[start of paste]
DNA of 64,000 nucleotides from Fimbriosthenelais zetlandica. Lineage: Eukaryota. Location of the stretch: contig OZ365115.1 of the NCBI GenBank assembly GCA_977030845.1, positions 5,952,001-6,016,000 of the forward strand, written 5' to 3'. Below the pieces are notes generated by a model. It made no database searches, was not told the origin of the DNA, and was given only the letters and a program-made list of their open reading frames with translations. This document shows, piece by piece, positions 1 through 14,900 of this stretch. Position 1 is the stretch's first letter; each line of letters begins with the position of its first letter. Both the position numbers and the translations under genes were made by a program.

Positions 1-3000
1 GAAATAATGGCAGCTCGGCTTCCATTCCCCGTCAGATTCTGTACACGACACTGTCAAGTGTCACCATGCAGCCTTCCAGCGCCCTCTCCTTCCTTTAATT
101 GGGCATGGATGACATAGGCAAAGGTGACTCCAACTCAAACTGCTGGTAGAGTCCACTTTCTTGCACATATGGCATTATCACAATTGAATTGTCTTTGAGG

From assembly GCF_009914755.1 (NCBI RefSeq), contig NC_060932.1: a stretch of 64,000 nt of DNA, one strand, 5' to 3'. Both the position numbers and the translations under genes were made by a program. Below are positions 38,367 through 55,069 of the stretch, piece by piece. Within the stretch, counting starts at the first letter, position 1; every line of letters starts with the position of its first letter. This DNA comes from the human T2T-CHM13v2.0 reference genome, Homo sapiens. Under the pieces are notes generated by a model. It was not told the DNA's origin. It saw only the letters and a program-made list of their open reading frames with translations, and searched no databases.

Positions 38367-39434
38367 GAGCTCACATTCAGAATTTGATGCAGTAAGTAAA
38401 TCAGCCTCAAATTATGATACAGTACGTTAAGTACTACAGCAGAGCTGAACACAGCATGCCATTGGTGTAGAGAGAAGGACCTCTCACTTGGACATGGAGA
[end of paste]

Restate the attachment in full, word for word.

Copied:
DNA of 64,000 nucleotides from Fimbriosthenelais zetlandica. Lineage: Eukaryota. Location of the stretch: contig OZ365115.1 of the NCBI GenBank assembly GCA_977030845.1, positions 5,952,001-6,016,000 of the forward strand, written 5' to 3'. Below the pieces are notes generated by a model. It made no database searches, was not told the origin of the DNA, and was given only the letters and a program-made list of their open reading frames with translations. This document shows, piece by piece, positions 1 through 14,900 of this stretch. Position 1 is the stretch's first letter; each line of letters begins with the position of its first letter. Both the position numbers and the translations under genes were made by a program.

Positions 1-3000
1 GAAATAATGGCAGCTCGGCTTCCATTCCCCGTCAGATTCTGTACACGACACTGTCAAGTGTCACCATGCAGCCTTCCAGCGCCCTCTCCTTCCTTTAATT
101 GGGCATGGATGACATAGGCAAAGGTGACTCCAACTCAAACTGCTGGTAGAGTCCACTTTCTTGCACATATGGCATTATCACAATTGAATTGTCTTTGAGG

From assembly GCF_009914755.1 (NCBI RefSeq), contig NC_060932.1: a stretch of 64,000 nt of DNA, one strand, 5' to 3'. Both the position numbers and the translations under genes were made by a program. Below are positions 38,367 through 55,069 of the stretch, piece by piece. Within the stretch, counting starts at the first letter, position 1; every line of letters starts with the position of its first letter. This DNA comes from the human T2T-CHM13v2.0 reference genome, Homo sapiens. Under the pieces are notes generated by a model. It was not told the DNA's origin. It saw only the letters and a program-made list of their open reading frames with translations, and searched no databases.

Positions 38367-39434
38367 GAGCTCACATTCAGAATTTGATGCAGTAAGTAAA
38401 TCAGCCTCAAATTATGATACAGTACGTTAAGTACTACAGCAGAGCTGAACACAGCATGCCATTGGTGTAGAGAGAAGGACCTCTCACTTGGACATGGAGA